Illustrations of the Logic of Science
Charles S. Peirce
Edited by Cornelis de Waal
Charles Peirce’s Illustrations of the Logic of Science is an early work in the philosophy of science and the official birthplace of pragmatism. It contains Peirce’s two most influential papers: “The Fixation of Belief” and “How to Make Our Ideas Clear,” as well as discussions on the theory of probability, the ground of induction, the relation between science and religion, and the logic of abduction. Unsatisfied with the result and driven by a constant, almost feverish urge to improve his work, Peirce spent considerable time and effort revising these papers. After the turn of the century these efforts gained significant momentum when Peirce sought to establish his role in the development of pragmatism while distancing himself from the more popular versions that had become current. The present edition brings together the original series as it appeared in Popular Science Monthly and a selection of Peirce’s later revisions, many of which remained hidden in the mass of messy manuscripts that were left behind after his death in 1914.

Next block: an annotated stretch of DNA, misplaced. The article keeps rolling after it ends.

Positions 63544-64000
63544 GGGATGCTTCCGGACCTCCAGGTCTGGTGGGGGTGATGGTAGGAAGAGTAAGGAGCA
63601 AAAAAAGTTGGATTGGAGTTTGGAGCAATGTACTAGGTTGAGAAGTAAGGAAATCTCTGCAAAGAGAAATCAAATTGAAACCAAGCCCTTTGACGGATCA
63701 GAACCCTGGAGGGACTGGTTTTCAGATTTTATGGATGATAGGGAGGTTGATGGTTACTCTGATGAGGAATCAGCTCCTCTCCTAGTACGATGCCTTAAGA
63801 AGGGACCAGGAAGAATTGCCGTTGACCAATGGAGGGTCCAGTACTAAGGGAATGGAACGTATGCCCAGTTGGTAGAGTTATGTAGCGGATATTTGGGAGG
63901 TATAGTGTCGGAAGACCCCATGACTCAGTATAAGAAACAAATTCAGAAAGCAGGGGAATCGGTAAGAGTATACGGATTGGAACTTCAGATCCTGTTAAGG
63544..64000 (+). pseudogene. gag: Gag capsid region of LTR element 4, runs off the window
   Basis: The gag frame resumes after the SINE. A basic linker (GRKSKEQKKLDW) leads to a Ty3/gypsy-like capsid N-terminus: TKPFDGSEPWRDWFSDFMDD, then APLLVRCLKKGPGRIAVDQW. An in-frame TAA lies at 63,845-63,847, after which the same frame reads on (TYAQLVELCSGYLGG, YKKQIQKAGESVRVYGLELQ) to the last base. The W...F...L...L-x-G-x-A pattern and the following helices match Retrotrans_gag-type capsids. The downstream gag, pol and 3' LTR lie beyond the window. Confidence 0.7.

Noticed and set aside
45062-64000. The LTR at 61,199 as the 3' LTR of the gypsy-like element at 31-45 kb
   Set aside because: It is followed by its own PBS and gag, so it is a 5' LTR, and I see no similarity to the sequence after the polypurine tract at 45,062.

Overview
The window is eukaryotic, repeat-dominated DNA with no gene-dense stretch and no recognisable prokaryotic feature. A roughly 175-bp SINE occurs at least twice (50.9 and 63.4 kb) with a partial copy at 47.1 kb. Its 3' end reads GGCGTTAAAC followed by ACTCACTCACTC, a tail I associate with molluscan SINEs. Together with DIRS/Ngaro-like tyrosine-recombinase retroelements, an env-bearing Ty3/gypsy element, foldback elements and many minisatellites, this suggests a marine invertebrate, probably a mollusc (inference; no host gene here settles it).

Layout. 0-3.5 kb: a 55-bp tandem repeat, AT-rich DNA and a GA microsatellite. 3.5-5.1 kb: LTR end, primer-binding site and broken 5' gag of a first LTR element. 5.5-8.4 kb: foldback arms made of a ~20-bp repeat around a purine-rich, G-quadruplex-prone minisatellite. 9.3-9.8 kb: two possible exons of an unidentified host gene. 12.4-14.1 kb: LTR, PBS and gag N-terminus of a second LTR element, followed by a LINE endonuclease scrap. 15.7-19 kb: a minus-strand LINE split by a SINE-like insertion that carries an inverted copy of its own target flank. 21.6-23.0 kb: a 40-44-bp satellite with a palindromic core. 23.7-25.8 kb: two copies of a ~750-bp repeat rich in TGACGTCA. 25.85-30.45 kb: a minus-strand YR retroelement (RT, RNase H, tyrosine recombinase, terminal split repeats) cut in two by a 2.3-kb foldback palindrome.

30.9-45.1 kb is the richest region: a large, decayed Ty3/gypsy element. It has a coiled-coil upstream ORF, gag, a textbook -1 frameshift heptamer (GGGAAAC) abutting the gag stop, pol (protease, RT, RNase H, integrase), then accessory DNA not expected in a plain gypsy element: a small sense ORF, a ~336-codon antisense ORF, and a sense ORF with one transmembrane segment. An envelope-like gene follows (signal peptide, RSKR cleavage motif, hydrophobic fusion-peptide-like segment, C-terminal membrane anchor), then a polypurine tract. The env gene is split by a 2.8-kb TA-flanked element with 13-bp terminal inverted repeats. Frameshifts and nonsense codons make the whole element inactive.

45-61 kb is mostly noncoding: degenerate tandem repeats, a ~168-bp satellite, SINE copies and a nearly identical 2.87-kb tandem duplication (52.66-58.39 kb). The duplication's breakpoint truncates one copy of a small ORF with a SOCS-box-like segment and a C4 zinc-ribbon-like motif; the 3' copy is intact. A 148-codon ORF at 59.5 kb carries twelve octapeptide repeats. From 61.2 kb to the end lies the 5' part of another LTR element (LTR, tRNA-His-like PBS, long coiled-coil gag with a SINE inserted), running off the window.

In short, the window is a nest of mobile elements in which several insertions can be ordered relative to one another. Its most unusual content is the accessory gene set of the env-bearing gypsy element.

Charles S. Peirce (1839–1914) was an American philosopher, logician, mathematician, and scientist, sometimes known as “the father of pragmatism.” He was educated as a chemist and employed as a scientist for 30 years. Today he is appreciated largely for his contributions to logic, mathematics, philosophy, scientific methodology, and semiotics and for his founding of pragmatism.
Cornelis de Waal is an associate professor at Indiana University and Purdue University Indianapolis. The editor-in-chief of Transactions of the Charles S. Peirce Society, he lives in Indianapolis.